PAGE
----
20 December 2014 – 9 January 2015

Ebola media coverage:

Following his visit to Sierra Leone in December, Peter Piot is interviewed by the BBC about the outbreak: “I think we are going to see the peak in the next few weeks, but also we should be mindful that although the number of cases is starting to decline… this will be an epidemic with a very long and bumpy tail. We need to be ready for a long effort, a sustained effort for probably the rest of 2015.” The interview is broadcast on BBC World Service radio, BBC 4 radio, BBC TV and BBC online. His comments are also reported by Reuters. Peter Piot is also interviewed by Bloomberg following his trip to Sierra Leone.

Peter Piot speaks to the Independent about what the UK must do to guard against pandemics, and about what lessons the world has to learn from the Ebola outbreak: “The lesson for the future is: act early, act immediately… I also think it’s time the UK and Europe had a well-trained corps of people who are specialists in outbreak control but underpinned by strong research and science. We don’t have that and that makes us vulnerable… We don’t have this ‘epidemic intelligence service’, you don’t want to depend on information coming from the US. CDC is a great organisation, but we need that capacity ourselves as a nation. That’s a national security issue.”

Peter Piot also speaks to the Wall Street Journal and New York Times about the WHO’s response to the crisis, and The Guardian about the need to be better prepared in future.

David Mabey speaks to BBC News about the unpredictability of treating Ebola patients, following the news that Pauline Carrfekey, the British nurse being treated at the Royal Free Hospital in London, is now in a critical condition: “A proportion of people don’t get severely ill; Will Pooley was an example – he was never very sick and he recovered fully within a few days. The critical period is in the first four or five days after it’s diagnosed, because, you know, if you are going to get worse then that’s when it happens, and I’m very sorry to hear that seems to have been the case.”

David Mabey also talks to BBC News for a piece on how Ebola compares to other diseases: “The mortality rate from previous outbreaks is generally over 50% in Africa. Very few other viruses approach that apart from rabies which is 100% and Marburg which is in the same ballpark as Ebola.”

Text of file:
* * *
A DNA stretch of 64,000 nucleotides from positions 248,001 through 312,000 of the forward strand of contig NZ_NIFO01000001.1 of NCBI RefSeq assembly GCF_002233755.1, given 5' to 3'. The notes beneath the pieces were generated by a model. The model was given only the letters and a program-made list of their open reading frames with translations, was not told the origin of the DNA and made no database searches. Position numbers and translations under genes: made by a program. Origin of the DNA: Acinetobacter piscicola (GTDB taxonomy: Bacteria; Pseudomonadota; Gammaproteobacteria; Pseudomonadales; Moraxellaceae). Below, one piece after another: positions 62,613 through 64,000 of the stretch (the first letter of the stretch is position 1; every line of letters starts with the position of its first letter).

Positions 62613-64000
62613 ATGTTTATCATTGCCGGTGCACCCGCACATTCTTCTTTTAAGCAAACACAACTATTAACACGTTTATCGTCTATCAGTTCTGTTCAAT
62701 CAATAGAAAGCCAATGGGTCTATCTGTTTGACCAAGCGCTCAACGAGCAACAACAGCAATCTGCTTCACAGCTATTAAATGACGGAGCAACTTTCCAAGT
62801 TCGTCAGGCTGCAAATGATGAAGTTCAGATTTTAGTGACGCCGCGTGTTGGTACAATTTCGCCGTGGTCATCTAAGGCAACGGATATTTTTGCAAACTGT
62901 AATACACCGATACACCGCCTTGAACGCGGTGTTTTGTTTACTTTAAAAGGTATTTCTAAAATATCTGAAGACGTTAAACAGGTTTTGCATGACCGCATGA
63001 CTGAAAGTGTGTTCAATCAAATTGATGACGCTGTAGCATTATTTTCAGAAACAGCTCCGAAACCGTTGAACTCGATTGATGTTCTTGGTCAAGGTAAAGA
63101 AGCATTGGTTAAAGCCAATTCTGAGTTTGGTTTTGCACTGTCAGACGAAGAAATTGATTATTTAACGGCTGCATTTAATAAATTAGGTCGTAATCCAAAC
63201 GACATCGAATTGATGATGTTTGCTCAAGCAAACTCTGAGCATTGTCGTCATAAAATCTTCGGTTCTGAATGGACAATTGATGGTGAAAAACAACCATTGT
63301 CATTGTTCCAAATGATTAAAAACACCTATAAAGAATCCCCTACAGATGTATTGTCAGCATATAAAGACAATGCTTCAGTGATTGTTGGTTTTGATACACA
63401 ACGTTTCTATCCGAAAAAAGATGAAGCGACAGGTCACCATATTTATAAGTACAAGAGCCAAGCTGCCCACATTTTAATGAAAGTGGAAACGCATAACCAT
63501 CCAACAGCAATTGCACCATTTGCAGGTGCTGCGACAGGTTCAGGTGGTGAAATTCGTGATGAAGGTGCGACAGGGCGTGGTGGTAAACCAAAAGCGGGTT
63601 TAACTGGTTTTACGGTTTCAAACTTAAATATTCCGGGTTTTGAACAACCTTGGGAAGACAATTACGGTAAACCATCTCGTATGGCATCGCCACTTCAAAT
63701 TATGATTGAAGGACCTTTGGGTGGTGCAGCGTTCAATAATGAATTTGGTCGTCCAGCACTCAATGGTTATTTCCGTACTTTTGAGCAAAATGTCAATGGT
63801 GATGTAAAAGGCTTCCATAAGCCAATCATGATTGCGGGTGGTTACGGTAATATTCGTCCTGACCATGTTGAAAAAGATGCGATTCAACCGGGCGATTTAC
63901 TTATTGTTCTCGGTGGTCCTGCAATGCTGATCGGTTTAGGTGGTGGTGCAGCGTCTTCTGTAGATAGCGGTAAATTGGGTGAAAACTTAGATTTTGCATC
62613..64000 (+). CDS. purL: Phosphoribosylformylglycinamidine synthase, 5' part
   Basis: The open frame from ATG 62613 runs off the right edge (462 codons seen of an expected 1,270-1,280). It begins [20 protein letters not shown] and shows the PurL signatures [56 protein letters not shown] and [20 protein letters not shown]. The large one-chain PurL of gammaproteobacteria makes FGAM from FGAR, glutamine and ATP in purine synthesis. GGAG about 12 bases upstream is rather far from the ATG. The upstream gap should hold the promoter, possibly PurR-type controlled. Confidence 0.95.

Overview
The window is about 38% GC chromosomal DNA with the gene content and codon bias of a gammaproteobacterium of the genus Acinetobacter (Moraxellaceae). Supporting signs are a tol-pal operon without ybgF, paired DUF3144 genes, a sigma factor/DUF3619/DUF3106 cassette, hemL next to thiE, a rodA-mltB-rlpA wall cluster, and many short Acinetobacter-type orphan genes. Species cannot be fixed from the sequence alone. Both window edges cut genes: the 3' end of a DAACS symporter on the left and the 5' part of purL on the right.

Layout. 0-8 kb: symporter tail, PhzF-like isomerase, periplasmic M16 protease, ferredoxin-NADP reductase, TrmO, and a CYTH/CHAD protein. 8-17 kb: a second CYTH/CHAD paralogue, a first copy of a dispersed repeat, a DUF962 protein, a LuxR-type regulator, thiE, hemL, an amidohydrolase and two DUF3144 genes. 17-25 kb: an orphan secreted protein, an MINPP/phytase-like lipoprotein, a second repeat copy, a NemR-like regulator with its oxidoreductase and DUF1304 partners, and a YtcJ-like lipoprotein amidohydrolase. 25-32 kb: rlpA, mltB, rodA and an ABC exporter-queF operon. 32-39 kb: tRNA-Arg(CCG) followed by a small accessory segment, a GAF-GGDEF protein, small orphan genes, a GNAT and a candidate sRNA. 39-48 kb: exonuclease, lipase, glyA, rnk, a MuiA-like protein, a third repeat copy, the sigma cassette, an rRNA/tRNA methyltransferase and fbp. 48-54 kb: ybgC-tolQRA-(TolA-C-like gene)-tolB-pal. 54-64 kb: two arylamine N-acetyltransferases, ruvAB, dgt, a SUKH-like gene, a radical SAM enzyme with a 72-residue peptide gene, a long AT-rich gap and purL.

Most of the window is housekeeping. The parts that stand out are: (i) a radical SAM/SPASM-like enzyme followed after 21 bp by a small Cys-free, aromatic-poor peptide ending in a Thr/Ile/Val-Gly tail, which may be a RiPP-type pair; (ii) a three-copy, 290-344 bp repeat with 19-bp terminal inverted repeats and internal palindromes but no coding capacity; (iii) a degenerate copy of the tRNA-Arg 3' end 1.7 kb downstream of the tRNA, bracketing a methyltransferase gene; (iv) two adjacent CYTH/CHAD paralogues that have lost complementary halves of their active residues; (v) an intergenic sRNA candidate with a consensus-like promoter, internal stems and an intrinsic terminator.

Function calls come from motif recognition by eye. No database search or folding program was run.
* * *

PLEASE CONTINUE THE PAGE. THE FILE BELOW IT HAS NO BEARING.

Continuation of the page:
He is also quoted by the Independent and some regional newspapers about the likelihood that the UK will see more cases.

 David Heymann speaks to Nature about the use of convalescent plasma therapy in fighting Ebola: “Clinical trials of convalescent plasma should be considered in other emerging infections.”

Researchers from the School criticise the International Monetary Fund, saying that their policies hampered coordinated response to the Ebola outbreak. Receives widespread global coverage with pieces including Reuters, Le MondeDaily Mail, ITV, Telegraph, Bloomberg, International Business Times, Daily Times, Arise News, Punch (Nigeria), Japan Times, Vice News, CTV News, Huffington Post.

Martin McKee also co-authors a blog post about the research for Washington Post.

Kara Hanson speaks to Bloomberg about the need for investment in health systems: “Ebola provides a very sharp focus on why health systems matter.”

The New York Times refers to Ian Robert’s Lancet comment piece on Ebola treatment from December, in an article about the use of intravenous therapy in the treatment of Ebola patients in West Africa. Also covered by the Seattle Times.

The Lancet publishes a letter, co-signed by School researchers Clare Wenham and Preslava Stoeva, calling upon all WHO Member States to recommit themselves to strengthening global outbreak alert and response by sustainably investing in the WHO, its departments, and personnel.